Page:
Life insurers are welcoming news that the United States has reached an agreement that could lead to approval of a trade agreement with one of the largest life insurance markets in the world.
President Obama has announced that U.S. and South Korean officials have cleared the last obstacles to completing work on the Korea – United States (KORUS) Free Trade Agreement.
Financial services provisions in the agreement would put the government-owned insurers in Korea under the same set of regulations that apply to private insurers, and that could help both Korean and non-Korean private insurers, U.S. insurers say.
Korea has the eighth largest insurance market in the world.
The American Council of Life Insurers (ACLI), Washington, “enthusiastically welcomes the announcement and is fully supportive of quick congressional consideration and passage of this agreement,” the ACLI says in a statement about news of progress on KORUS.
“KORUS would eliminate many of the regulatory and economic barriers that have prevented American businesses from achieving their full potential in the booming South Korean economy,” the ACLI says.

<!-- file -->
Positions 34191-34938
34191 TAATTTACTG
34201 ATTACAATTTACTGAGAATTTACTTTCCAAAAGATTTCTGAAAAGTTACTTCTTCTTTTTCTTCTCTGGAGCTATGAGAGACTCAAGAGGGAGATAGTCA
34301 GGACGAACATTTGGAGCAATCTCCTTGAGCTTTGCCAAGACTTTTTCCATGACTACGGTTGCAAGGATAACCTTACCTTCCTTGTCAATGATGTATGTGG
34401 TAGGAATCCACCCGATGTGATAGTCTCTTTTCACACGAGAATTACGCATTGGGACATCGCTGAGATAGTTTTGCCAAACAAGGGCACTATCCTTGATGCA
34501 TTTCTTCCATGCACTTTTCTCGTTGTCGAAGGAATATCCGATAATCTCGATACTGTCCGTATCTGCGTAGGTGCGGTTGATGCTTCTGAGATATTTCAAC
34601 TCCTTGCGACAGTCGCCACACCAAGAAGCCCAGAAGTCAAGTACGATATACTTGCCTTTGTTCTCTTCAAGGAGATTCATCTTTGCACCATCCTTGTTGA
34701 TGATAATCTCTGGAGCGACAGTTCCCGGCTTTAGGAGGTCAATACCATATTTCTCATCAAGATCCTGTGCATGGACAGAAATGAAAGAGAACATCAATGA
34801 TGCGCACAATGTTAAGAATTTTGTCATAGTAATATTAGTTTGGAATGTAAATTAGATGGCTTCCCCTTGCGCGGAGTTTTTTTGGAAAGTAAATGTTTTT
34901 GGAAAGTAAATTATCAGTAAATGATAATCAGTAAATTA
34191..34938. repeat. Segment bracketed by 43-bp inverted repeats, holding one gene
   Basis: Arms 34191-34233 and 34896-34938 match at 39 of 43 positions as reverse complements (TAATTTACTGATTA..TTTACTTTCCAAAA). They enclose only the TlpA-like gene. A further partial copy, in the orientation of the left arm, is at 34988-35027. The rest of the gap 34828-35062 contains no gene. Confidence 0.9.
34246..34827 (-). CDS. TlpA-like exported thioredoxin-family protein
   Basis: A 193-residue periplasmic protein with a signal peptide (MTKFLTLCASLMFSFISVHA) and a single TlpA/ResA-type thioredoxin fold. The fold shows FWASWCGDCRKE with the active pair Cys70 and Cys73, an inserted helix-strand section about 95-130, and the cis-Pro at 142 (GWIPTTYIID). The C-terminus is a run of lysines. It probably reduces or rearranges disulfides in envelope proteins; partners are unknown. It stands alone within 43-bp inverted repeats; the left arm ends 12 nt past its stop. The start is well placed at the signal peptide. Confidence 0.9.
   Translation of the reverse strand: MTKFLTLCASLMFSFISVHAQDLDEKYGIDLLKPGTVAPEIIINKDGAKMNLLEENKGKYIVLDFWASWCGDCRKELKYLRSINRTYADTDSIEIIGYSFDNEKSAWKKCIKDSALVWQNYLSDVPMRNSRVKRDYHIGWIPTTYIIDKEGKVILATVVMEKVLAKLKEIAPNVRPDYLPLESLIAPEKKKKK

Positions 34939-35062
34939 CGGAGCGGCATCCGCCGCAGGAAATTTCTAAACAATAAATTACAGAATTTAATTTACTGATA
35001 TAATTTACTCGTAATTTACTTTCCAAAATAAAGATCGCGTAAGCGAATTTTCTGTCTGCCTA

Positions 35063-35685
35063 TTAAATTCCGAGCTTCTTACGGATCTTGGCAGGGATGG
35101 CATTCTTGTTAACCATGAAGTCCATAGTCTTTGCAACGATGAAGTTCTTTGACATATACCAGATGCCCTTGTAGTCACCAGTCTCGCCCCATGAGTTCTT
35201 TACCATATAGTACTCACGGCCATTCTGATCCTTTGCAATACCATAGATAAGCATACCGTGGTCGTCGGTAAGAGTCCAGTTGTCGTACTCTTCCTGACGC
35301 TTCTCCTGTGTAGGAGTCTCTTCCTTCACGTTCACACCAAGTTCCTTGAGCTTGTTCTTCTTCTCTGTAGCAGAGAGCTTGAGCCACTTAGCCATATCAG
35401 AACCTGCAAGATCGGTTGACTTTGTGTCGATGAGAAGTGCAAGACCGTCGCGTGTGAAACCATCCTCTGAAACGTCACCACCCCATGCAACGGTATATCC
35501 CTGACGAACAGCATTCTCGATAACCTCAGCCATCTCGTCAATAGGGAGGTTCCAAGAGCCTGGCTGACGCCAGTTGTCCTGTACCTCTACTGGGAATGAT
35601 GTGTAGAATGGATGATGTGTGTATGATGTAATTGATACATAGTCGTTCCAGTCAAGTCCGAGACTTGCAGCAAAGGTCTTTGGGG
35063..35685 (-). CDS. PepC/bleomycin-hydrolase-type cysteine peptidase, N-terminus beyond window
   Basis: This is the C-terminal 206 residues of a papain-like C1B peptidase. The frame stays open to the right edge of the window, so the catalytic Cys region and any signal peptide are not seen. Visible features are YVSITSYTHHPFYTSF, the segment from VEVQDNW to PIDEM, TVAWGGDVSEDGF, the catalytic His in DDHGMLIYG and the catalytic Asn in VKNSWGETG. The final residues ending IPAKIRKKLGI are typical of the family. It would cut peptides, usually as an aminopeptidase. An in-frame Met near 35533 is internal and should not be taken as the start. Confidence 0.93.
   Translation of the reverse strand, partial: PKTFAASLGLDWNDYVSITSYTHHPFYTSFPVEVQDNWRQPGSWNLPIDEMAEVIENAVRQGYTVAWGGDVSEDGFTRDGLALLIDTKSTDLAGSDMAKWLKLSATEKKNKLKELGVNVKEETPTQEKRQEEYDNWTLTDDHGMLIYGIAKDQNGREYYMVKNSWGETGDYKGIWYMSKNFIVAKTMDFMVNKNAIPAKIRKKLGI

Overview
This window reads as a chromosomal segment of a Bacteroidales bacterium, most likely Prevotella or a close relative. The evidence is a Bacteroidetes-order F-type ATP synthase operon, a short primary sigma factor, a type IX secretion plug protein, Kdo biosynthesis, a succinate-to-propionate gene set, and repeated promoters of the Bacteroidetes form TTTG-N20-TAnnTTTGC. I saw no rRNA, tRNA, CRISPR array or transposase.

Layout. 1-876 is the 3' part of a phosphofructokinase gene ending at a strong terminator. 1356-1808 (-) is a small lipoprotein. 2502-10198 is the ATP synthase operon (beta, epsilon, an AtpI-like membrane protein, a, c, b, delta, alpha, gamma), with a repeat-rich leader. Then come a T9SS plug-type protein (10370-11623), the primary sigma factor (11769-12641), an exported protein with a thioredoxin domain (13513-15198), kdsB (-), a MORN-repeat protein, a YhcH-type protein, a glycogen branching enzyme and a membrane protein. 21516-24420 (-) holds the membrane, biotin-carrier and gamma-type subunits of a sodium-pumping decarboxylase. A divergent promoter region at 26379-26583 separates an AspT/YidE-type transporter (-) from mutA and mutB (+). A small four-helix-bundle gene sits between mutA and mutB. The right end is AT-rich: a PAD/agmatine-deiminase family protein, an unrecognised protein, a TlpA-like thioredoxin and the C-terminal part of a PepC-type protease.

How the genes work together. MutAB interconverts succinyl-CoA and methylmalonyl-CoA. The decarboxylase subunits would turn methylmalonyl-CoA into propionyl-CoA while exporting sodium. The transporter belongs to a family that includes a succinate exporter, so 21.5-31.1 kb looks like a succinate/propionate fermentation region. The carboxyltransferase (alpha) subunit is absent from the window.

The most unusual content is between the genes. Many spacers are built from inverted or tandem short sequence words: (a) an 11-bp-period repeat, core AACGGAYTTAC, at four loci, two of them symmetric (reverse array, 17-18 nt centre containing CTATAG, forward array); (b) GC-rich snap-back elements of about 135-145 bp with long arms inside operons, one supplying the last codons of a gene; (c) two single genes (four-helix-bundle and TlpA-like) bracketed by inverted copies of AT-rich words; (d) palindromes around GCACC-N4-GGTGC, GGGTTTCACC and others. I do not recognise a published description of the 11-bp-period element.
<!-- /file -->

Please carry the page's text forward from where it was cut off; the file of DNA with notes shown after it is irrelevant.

KORUS “contains the strongest and most promising commitments ever achieved for our industry” in a free trade agreement, the ACLI says.
KORUS “should be implemented promptly,” the ACLI says.
The ACLI says it looks forward to working with Congress on swift adoption of the agreement.
C. Robert Henrikson, chairman of MetLife Inc., New York (NYSE:MET), put out a statement of his own welcoming the progress on KORUS.
“Today’s announcement is possible thanks to the unwavering commitment of both governments to overcome barriers to economic growth,” Henrikson says.
MetLife has had operations in Korea for more than 20 years, and KORUS should help the company expand the range of products it offers in that country, Henrikson says.
Like the ACLI, MetLife says it would like to see swift congressional action on KORUS.